The fellow appears to have a rim that might fit your spider. I've no connection but I've drooled over his rims before and seems to have a nice cherry rim in your size. :-)
Oops. Typing while Mike B posted.
Shoot, forgot to ask. Do you guys see any machining marks around the hub of your spiders? Both upper side and bottom side.
(Message edited by Duey_C on November 15, 2017)
(Message edited by Duey_C on November 15, 2017)
There is a guy in the chocolate field up against the fence that makes perfect steering wheels with two joints. They are absolutely beautiful.
Here is my brass spider, marked Dodge. Duey. thanks for the lead on the rim,I see circle machine marks on both sides of the hub.
Also a pic of the wheel on my 12 touring, showing single joint.
The concentric marks on the spider are usually from where it rubs on the steering case cover and from the nut being torqued. It looks like you have the start of the telltale 1/16" shoulder forming near the center of the shaft hole where the shaft shoulder backs up to it. On ones with heavy wear the "Dodge Bros" mark will eventually fade away.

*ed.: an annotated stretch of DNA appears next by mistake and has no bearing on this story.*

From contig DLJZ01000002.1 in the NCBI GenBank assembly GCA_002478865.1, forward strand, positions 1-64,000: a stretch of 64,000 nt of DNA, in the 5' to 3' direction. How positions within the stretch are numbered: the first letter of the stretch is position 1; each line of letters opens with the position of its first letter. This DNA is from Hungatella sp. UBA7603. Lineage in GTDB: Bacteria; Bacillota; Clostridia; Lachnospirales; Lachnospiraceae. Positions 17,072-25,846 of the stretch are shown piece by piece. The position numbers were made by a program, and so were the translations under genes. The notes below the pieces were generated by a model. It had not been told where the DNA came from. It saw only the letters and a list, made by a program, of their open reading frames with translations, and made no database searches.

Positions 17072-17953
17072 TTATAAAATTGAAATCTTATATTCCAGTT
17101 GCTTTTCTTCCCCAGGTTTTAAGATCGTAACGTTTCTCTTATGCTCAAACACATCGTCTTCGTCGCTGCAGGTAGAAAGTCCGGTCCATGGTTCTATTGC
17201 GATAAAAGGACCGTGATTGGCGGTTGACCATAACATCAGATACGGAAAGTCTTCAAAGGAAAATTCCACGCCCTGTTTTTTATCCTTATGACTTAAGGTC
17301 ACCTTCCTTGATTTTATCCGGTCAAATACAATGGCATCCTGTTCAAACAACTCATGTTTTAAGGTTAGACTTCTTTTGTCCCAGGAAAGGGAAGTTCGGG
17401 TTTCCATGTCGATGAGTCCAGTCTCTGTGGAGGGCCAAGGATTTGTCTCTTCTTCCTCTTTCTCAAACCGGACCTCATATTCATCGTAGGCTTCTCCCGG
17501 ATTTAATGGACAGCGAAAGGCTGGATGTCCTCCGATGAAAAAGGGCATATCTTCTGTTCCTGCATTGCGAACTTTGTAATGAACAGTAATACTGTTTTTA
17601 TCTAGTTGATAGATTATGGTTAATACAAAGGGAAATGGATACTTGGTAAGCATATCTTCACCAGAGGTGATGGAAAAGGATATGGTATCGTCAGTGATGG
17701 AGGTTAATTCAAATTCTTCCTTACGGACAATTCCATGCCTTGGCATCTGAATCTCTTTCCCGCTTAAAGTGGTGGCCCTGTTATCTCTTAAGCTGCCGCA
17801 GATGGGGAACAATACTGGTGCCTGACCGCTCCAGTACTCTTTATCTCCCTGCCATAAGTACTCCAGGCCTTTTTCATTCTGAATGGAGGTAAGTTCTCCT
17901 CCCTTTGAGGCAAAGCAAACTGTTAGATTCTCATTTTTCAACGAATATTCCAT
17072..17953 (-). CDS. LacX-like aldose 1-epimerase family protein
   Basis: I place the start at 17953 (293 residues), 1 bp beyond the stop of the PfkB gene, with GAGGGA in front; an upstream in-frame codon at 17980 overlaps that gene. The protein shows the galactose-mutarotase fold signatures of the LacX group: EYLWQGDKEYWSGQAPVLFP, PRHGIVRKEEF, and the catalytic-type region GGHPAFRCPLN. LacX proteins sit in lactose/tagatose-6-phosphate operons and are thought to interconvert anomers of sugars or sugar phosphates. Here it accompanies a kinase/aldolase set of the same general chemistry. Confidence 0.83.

Here's the various steering wheel diameters from the encyclopedia: http://www.mtfca.com/encyclo/S-T.htm#stw
Bronze spider and nut. 14-1/4 O.D. (12-1/2 I.D., 1 thick) wood rim was painted black. Note: most recent data shows the wheel to be 13 O.D. but this is apparently the result of latter-day reproduction wheels. No original 13 wheels have been found on Ford cars.
Bronze spider. Redesigned wheel now 12-3/8 I.D. and 1-1/8 thick (14-3/4 O.D.) wood rim painted black. Bronze spider believed to have been painted black in later production.
Malleable iron spider, painted black. 12-1/4 I.D., 1-3/8 thick) 14.59 O.D. wood rim painted black until about 1919, then made of Fordite composition material. The malleable iron spider was changed to the pressed steel design late in the era (date unknown)"
So is the brass spider I have, 11.5" I.D. rim, marked Dodge Bros in the pic above,not used on a Model T ?